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Comment: First of all... (Score 1) 668

I'm so sorry for your situation and for the sorrow I'm sure it will bring to your family.

All I can say is that we all have different paths through this life and, as such, we all have different things that would be important to us. I would simply say to ask yourself if this is the most important thing you want your daughter to know of you. If it is, I'm sure you'll find some good advice here. If it is not, you owe it to yourself to both yourself and her to say those other things first. I hope you've actually gotten to the point where this really is the most important thing you want to talk about with her. If so, you are a lucky man, regardless of the final outcome, for she knows your heart already.

Comment: Re:Best money Tom Steyer ever spent (Score 1) 429

by frank_adrian314159 (#49127361) Attached to: Obama Vetoes Keystone XL Pipeline Bill

Because [random person] went to a few teabagger meeting, extended his sensory tendrils, and discerned racism, then the Tea Party is forever thoughtcrime.

No, not thoughtcrime. Just not embraced by people who see that together with anything remotely sensible from the TEA Party, there's huge swathes of nonsense that needs to be "honored" to "respect" its crackpot hangers on. It's not the (very few) good ideas, it's the huge number of bad ideas that seem to be pushed along with them. In the future, thank you for not trying to get us to support people who have mostly bad ideas by attempting to whitewash the bad ideas with the good.

Comment: Re:To answer your question (Score 1) 279

Historical note: x86 is a bastadised rip-off of the PDP11 instruction set.

And as with most technological descendents, the folks who did the job botched it. Incredibly obtuse instruction decoding, special instructions that do five things at a time (most of which are not useful), and horribly slow to interrupt and restore.

The PDP11 was built as a "hardware Fortran machine" ie one instruction represents one Fort[r]an instruction as far as was achievable in 1970.

Uh, not really. The PDP-11 was designed as a general-purpose ISA, used as much for assembly code as Fortran. In addition, it hosted four OSes (RT-11, RSX-11/M, and RSTS/E from DEC and UNIX from an odd place called Bell Labs). The different OS'es used different tools. A lot of RT-11 code was used for industrial control and was done in Assembler (did some of that), RSX-11/M was their mainline OS for applications and was programmed in COBOL (the implementation here sort of sucked) or FORTRAN (a pretty brilliant implementation) or Assembler, and RSTS/E was an odd duck that had a BASIC interpreter. UNIX had C. The best thing about programming on the -11 (besides the nice, relatively orthogonal ISA) was the FORTRAN automatic overlay feature. It let you bundle code into overlay segments that were automatically swapped in when routines in the module were called. A performance killer when used improperly, it was the only way I could fit a FORTRAN program that took 320K on an IBM\360 into the PDP-11's 64K.

C is (just one) PDP11 assembly language!

I don't think I'd go that far. There were many things (conditional branches on overflow, control of interrupts/traps, computed gotos) that, although accessible via assembler, could not be easily done in C. That's why today you still have assembly modules and/or use of inline assembly in UNIX code.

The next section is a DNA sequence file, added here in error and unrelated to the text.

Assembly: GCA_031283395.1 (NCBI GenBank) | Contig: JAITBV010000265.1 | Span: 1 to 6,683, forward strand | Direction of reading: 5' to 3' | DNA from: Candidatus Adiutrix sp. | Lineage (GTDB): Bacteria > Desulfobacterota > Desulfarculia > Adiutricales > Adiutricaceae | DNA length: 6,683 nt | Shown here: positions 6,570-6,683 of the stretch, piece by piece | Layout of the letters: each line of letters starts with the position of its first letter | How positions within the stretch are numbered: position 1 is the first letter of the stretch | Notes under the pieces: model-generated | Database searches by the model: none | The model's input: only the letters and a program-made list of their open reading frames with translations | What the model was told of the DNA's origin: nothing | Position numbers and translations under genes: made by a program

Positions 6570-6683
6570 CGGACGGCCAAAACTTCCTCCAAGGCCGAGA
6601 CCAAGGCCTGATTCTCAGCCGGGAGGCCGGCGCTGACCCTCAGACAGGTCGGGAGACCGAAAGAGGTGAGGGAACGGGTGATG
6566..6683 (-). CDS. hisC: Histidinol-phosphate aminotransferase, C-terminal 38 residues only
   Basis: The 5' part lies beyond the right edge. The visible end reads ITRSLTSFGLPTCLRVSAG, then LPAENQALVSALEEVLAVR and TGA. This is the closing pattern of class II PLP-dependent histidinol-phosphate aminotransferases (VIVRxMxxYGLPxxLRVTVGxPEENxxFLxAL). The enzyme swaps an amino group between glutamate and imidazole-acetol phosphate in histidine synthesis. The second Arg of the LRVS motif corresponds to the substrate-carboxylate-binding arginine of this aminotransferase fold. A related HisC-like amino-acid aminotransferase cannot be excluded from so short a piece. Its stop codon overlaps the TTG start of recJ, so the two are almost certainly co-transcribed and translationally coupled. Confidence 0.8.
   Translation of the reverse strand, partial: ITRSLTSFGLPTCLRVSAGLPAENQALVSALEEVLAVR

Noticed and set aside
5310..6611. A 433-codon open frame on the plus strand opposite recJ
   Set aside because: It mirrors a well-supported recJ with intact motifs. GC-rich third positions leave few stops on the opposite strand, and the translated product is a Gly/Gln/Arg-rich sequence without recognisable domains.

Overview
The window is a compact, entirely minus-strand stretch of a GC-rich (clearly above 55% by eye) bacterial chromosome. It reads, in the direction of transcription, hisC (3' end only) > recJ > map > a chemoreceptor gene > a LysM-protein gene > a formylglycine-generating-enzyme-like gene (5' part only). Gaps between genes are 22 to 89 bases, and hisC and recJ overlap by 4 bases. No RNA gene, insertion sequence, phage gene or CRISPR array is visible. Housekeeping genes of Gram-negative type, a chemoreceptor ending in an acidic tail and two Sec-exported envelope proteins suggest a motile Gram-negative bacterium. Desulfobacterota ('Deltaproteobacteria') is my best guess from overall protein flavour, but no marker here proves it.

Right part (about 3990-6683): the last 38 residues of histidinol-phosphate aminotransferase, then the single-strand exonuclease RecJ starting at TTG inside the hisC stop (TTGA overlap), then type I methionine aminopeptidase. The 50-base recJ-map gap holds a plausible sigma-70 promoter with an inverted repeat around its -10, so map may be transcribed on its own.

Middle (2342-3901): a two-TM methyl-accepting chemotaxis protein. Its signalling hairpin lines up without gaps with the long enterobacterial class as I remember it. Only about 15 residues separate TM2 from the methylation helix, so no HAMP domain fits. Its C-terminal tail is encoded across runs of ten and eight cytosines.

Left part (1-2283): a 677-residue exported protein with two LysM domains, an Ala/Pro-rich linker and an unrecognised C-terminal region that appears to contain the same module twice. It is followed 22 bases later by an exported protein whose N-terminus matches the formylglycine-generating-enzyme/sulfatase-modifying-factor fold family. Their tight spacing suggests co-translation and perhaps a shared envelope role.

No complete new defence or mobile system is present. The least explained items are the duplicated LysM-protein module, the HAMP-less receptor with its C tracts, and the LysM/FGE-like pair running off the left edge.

The VAX instruction set was an attempt to achieve a higher level machine code, which worked quite well - most VAX assembly instructions are actually function calls to application specific microcode.

As were most instructions in those days. As for "worked quite well"? Well, there was that whole RISC/CISC thing going on and, you know what? RISC sort of won the technical war - it may be papered over with an ugly CISC instruction set on the inside, but internally, it's all condensed onto execution on a mostly RISC core.

X86 was a poor ISA when the first 8086 chips were made (but good, given hardware capabilities at the time). That was about 40 years ago. MIPS and Sparc (and ARM) are all better than x86.

Well, yeah. They have the benefit of hindsight and much less self-inflicted baggage. On the other hand, that baggage has kept Intel in the game while they try to catch up to ARM in power consumption.

Comment: Re:Question In Headline (Score 5, Insightful) 150

by frank_adrian314159 (#49114613) Attached to: Is Sega the Next Atari?

How does a single company make bad decision after bad decision so persistently?

A conundrum for the ages to be sure, but my humble opinion?

Ahem... A company that makes bad decision after bad decision does not understand the difference between a good decision and a bad decision.

Do I win a prize?

Comment: Re:Didn't like it before.. (Score 1) 303

No, I'm blaming Pandora for a shitty algorithm that always eventually directs people towards the most popular music (as defined by their overall population) regardless of what the individual indicates as his/her preferences.. Start out the day listening to punk and you'll soon enough end up with Katy Perry anyway. Bayesian logic and priors work well, except when they don't.

Comment: Re:"Fairness" (Score 1) 303

There's no such thing as "fairness" - it's a fairy tale concept that causes humans far too much suffering.

As does attempting to say that because things aren't fair, it's fine if everything stays as unfair as it currently is, or becomes more unfair. In general, the better we all behave, the better off we all are. If you deny this, you are an enemy of civilization.

Optimization hinders evolution.